Thursday, September 25, 2014
Tomato Pie - A Delicious Recipe for Late Summer
Every year at the end of the summer, I pick (if my tomatoes are still producing) or purchase about 3 pounds of little cherry or gold or red or green tomatoes and make this recipe. I originally saw it demo-ed on Martha Stewart Living TV (remember that?) by Martha and Oprah. (I found that Martha and Opray segment here if you want to watch.) My printed black and white copy dates from October 2000 and somehow has survived my kitchen cyclone. Those were ancient days when Julia was really small and I was tearing my hair out. My big escape back then was to watch Martha make something - whatever it was I was happy to have some adult conversation in my head, vs the toddler conversations in my house. Boy - the choices crazed mothers have now are overwhelming, aren't they?
The first time I made this tomato pie was for lunch when my Mom and Dad came to visit while passing through to somewhere. I always loved to cook for my Dad because he was so appreciative of anything I put in front of him. The three of us sat around this old wooden table with Julia in her high chair and we feasted on Tomato Pie and Salad. We decided then that the recipe was a keeper. I think of Daddy every time I make it.
I usually make Tomato Pie for dinner once or twice at the end of the summer. If I have a glut of larger tomatoes, I cut the larger ones into smaller chunks and mix them with the small cherry tomatoes that Martha recommended. I actually prefer mixing the different sizes and I think it makes it taste better because the cut tomatoes ooze and add a nice saucy note to the pie.
I use a really deep pie dish and use about 3 pounds of tomatoes. If you use a shallow dish, just make sure you overfill the pie dish because the tomatoes shrink down. If you prefer a cast iron pan, I think it would work beautifully for this pie.
Martha used gruyere cheese but I have used all kinds because I sometimes can't find gruyere. I have used grated swiss cheese and parmesan successfully. The idea is to have that cheesy flavor in the crust.
If you aren't much for making pie crusts, I think a great substitute would be puff pastry dough. To get the cheesy flavor - which is seriously nice - sprinkle some parmesan on top of the egg coated crust towards the end of baking.
1 1/4 cups flour
1/2 teaspoon kosher salt
1/2 cup grated cheese (grated gruyere, swiss, or parmesan)
(1 1/2 ounces in case you are shopping by weight)
1/2 cup cold butter - cut into pieces
1/8 cup or more ice water
1 egg - for brushing the top of the crust
1. In a food processor, place flour, salt and cheese. Process just to blend ingredients together. Add the chunks of butter and pulse until the mixture looks like coarse meal.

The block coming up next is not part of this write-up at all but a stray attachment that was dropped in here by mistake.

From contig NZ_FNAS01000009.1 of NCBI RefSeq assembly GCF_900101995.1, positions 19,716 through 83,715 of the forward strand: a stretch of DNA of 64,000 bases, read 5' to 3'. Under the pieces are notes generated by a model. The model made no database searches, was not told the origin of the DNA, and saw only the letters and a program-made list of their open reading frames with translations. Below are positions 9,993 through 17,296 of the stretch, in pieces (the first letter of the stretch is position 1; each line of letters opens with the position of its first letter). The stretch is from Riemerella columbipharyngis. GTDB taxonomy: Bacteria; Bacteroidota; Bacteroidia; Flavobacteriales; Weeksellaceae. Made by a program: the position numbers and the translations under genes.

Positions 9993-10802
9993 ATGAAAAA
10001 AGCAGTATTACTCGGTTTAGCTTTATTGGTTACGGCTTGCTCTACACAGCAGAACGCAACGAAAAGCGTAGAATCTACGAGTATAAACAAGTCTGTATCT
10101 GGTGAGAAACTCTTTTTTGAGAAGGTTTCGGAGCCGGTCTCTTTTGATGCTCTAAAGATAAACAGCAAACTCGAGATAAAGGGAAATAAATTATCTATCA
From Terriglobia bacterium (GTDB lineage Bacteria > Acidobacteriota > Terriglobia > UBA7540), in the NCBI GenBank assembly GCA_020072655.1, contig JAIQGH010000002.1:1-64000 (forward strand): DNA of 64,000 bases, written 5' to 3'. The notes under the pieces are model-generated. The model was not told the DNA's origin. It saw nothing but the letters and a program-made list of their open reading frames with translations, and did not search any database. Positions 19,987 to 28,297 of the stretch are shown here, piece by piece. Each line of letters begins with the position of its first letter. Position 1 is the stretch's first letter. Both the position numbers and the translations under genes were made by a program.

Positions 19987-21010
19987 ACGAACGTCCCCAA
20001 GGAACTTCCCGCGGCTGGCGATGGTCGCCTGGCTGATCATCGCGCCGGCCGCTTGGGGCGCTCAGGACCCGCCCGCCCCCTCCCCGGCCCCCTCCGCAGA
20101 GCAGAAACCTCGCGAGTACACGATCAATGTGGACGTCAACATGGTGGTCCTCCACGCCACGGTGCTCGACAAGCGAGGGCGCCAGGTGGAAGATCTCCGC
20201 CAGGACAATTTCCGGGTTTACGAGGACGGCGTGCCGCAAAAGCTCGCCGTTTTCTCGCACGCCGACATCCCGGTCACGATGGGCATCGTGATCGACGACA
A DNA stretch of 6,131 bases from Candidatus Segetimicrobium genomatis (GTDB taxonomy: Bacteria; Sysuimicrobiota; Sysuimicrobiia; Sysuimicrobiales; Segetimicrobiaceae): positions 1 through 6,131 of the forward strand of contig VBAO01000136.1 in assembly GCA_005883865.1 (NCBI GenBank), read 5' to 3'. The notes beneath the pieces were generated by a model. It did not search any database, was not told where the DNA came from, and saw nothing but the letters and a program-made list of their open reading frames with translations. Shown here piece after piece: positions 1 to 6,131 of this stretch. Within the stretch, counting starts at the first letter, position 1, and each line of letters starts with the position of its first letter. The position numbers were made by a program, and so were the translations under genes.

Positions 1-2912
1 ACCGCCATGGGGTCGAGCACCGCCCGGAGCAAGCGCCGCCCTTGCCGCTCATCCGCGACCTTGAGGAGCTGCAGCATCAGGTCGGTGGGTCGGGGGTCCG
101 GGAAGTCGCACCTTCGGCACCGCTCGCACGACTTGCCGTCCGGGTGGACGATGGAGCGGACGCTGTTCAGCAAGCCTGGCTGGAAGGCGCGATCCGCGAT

2. With the machine running, using the center feed tube, dribble the water in. You may not need it all. Watch the dough and just as it starts to come together, stop the processor. Open and squish it together and see if it holds together. Add a little more water if it isn't holding together but not too much. You don't want it gummy.
3. Lay a piece of plastic wrap on your counter and empty the dough from the processor onto it. Form it into a flat disk, using the plastic wrap as your tool. Refrigerate for at least an hour.
For the tomato filling:
1 tablespoon butter or olive oil
1 large onion - diced
3 large cloves garlic - minced
2 to 3 pounds mixed tomatoes - cherry and heirlooms are nice
a handful each of parsley and basil - chopped into ribbons
2 teaspoons sugar
1/4 cup flour for thickening
4. Preheat oven to 375.
5. Saute the onion and garlic in a pan over low heat, taking care not to burn the garlic. The onion should be translucent when finished. Let cool slightly if you have the time.
6. Cut up any large tomatoes into pieces similar in size to the cherry tomatoes. Place the tomatoes in a bowl and mix in the cooked onions and garlic. Add the sugar, the parsley and basil, and the flour. Mix it all around with your hands.
7. Fill your pie or cast iron pan with the tomato mixture.
8. Flour a surface and roll out the pie dough to form a circlish shape that is a little larger than you pie dish. I'm not too fussy about this because this dough seems to look good no matter how messy you are (and I am plenty messy). It will be thickish which adds more flavor. Place it on top of your tomatoes and tuck in the sides or form a thick rolled edging if you are feeling decorative. Cut four 1 1/2" slit in the top of the crust.
9. Using the egg from the crust directions, beat it with a fork. Using a brush, paint the top of the crust. This will give it a lovely yellowy gold color.
9. Bake for about 50 minutes or until the juices bubble out of the slits. Let it cool a bit so the tomatoes don't burn your mouth and so it is easier to cut and serve.
I hope you get a chance to try this with this year's tomatoes, wherever you live! Enjoy!
Last year I shared with you my continuing interest in designing fabrics. I have continued to develop some new surface designs and they are n...
Last week, I got some sad news. Classic Elite Yarns is closing its doors. I do not know all the details - just that they are ceasing doing b...
Jane Brocket is an internet crush of mine. Her Yarnstorm was the first blog I stumbled upon many years ago. I didn't know what a blog...